Republicans are forging two separate roads through the energy and environmental policy landscape on Capitol Hill over the next two years. One is paved with pragmatic, bipartisan ideas, the other with combative, base-riling red meat, and the prospect of enacting the first comprehensive energy bill in more than eight years may hinge on whether those two paths ever intersect.
Generally speaking, the bipartisan path will run through the main House and Senate authorizing committees while the red meat will come when the two chambers consider annual spending bills, which are frequent targets for a host of policy riders.
In rolling out their principles for a comprehensive bill earlier this week, House Energy and Commerce Committee leaders made clear their focus would be on four broad areas where they could get bipartisan buy-in — infrastructure, job-training, diplomacy and efficiency — while pledging to pursue major regulatory rollbacks yesterday. E&C Chairman Fred Upton (R-Mich.) this week indicated that approval of the Keystone XL pipeline — the subject of a soon-to-be-vetoed bill that cleared Congress this week — also would not likely be addressed in the broader energy package.
"I think they want to get something accomplished," said Larry Ward, executive director of the Michigan Conservative Energy Forum, a coalition in Upton’s home state.
These will be Upton’s last two years atop the powerful Energy and Commerce Committee, the only panel on which he currently serves, unless he seeks a waiver from GOP term limits for chairmen. That has led some to speculate that he is attempting to burnish his legacy with a successful energy bill before handing off the gavel in 2017.
Ward noted that while he is eager to see Upton’s framework fully fleshed out, the approach the chairman is signaling tack with his reputation as one of his party’s more moderate members. Upton’s outlook, Ward said, dovetails with Michigan’s Republican Gov. Rick Snyder, who also has a reputation as a moderate on energy and environmental issues.
In a recent speech to the forum, Snyder focused heavily on natural gas, efficiency and renewable energy as keys to the state’s approach to energy policy, which he said should include a transition away from coal. Snyder also cited the lack of federal direction as a complicating factor for the state.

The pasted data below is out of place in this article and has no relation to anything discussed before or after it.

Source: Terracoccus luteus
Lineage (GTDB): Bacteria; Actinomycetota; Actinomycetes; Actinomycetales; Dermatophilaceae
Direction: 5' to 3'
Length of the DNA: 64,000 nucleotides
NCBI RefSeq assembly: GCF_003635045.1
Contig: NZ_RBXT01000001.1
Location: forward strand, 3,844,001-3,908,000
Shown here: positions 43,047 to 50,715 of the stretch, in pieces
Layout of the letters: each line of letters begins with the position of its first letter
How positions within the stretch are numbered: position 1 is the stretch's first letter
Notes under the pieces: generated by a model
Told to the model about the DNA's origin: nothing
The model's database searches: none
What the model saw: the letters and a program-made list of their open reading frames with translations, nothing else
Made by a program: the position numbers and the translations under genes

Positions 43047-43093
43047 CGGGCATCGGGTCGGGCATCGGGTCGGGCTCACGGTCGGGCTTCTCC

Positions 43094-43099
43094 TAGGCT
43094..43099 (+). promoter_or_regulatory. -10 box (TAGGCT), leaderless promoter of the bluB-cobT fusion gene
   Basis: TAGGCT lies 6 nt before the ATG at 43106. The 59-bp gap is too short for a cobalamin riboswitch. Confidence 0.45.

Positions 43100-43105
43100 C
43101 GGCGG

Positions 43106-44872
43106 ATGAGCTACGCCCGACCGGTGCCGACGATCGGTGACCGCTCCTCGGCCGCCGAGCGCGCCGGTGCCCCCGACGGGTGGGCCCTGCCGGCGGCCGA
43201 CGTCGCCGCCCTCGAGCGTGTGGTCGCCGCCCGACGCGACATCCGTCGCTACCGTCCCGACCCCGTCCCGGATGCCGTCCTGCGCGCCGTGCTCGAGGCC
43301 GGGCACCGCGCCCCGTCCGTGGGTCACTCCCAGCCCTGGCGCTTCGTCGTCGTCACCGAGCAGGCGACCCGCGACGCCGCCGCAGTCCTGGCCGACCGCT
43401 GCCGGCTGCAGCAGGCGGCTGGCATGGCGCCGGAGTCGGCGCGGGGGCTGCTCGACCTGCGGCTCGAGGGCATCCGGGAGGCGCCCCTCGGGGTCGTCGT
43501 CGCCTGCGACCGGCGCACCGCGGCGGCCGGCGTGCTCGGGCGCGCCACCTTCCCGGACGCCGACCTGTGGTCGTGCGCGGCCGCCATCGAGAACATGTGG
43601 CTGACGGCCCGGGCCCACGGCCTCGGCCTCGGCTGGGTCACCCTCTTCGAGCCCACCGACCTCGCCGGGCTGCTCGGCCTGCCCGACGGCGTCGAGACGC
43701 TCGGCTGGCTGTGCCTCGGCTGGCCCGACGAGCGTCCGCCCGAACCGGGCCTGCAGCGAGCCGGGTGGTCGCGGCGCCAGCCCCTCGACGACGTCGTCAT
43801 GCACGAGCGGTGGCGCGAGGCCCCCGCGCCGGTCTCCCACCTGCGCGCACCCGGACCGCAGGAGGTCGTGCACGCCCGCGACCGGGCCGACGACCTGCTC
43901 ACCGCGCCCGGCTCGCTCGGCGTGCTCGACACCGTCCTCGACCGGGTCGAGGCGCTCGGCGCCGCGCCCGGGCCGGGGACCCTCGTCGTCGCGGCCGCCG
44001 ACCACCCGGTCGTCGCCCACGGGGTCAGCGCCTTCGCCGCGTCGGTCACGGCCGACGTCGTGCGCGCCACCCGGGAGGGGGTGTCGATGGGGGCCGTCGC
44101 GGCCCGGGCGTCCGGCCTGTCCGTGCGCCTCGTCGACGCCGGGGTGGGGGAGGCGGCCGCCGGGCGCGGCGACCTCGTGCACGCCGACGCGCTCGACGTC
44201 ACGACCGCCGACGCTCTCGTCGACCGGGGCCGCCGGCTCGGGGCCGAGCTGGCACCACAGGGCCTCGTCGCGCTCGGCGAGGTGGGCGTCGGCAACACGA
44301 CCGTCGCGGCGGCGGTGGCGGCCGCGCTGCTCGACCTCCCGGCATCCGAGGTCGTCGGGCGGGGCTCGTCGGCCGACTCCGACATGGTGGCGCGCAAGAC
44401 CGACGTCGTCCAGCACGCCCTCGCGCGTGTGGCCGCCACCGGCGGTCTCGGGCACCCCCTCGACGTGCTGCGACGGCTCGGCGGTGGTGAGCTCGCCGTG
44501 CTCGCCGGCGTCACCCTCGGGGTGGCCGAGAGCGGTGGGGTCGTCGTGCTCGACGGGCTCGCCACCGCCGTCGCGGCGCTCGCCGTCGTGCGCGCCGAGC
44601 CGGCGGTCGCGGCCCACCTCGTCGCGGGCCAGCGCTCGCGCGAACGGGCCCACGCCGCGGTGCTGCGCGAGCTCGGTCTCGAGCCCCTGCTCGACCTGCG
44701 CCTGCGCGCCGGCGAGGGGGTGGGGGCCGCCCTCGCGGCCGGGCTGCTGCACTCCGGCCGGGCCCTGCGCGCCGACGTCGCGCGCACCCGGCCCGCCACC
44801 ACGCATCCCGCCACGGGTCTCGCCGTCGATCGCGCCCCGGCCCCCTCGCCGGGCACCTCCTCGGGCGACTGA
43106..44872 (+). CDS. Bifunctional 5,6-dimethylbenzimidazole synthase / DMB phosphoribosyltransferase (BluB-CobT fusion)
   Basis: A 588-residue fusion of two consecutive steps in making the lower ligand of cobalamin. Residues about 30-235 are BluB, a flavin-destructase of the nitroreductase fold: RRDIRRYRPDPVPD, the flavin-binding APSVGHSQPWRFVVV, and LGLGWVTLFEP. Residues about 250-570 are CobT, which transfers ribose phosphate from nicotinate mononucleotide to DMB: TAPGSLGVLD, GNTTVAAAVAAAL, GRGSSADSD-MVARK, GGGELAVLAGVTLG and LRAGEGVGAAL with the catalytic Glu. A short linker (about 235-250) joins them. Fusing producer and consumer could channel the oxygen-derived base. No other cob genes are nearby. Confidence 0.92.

"We need a comprehensive federal policy," Snyder said. "And in order for us to be successful, we need to understand that the rules may change — how they look at life may change dramatically over the next decade or so, and we need to build a policy that can respond to that effectively."
When it comes to the U.S. EPA Clean Power Plan expected to be finalized this summer, Michigan leaders have suggested some technical changes but generally expect that Congress would be unable to completely prevent the federal government from regulating greenhouse gas emissions, Ward said, adding that the issue is becoming more salient on his side of the aisle.
"In the conservative or Republican movements, some of them are actually starting to talk climate, which is a big shift, I think," Ward said.
The emerging approach of House and Senate energy leaders recognizes an underlying dynamic that will remain in place at least through next year. Republicans believe there are deals to be cut with President Obama on things like efficiency and the need for new energy infrastructure, but they know he would veto any legislation touching hot-button topics like EPA’s Clean Power Plan or the long-running Keystone XL review — and that Democrats have sufficient votes in the House and Senate to back him up.
"We’re encouraged by Congressman Upton’s recognition that attacking the Clean Power Plan is really a nonstarter here in Michigan," said Jack Schmitt, deputy director of the state’s chapter of the League of Conservation Voters. "That being said, we’re certainly keeping a close eye and not taking that as the final say."